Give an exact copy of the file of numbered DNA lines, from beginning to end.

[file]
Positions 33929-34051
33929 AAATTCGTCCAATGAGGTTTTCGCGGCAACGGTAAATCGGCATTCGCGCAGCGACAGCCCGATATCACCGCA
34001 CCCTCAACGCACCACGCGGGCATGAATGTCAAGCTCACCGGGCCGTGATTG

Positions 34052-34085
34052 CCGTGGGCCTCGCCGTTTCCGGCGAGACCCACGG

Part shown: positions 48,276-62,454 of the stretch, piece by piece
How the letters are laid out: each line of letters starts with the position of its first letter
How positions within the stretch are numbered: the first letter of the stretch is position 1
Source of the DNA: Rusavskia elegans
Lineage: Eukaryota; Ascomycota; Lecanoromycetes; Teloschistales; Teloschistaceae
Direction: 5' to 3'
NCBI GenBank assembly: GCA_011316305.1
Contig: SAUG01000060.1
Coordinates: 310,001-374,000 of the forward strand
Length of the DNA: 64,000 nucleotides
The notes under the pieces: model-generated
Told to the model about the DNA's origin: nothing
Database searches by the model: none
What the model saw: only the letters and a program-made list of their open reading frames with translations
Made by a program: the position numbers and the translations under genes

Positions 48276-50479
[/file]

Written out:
Positions 33929-34051
33929 AAATTCGTCCAATGAGGTTTTCGCGGCAACGGTAAATCGGCATTCGCGCAGCGACAGCCCGATATCACCGCA
34001 CCCTCAACGCACCACGCGGGCATGAATGTCAAGCTCACCGGGCCGTGATTG

Positions 34052-34085
34052 CCGTGGGCCTCGCCGTTTCCGGCGAGACCCACGG

Part shown: positions 48,276-62,454 of the stretch, piece by piece
How the letters are laid out: each line of letters starts with the position of its first letter
How positions within the stretch are numbered: the first letter of the stretch is position 1
Source of the DNA: Rusavskia elegans
Lineage: Eukaryota; Ascomycota; Lecanoromycetes; Teloschistales; Teloschistaceae
Direction: 5' to 3'
NCBI GenBank assembly: GCA_011316305.1
Contig: SAUG01000060.1
Coordinates: 310,001-374,000 of the forward strand
Length of the DNA: 64,000 nucleotides
The notes under the pieces: model-generated
Told to the model about the DNA's origin: nothing
Database searches by the model: none
What the model saw: only the letters and a program-made list of their open reading frames with translations
Made by a program: the position numbers and the translations under genes

Positions 48276-50479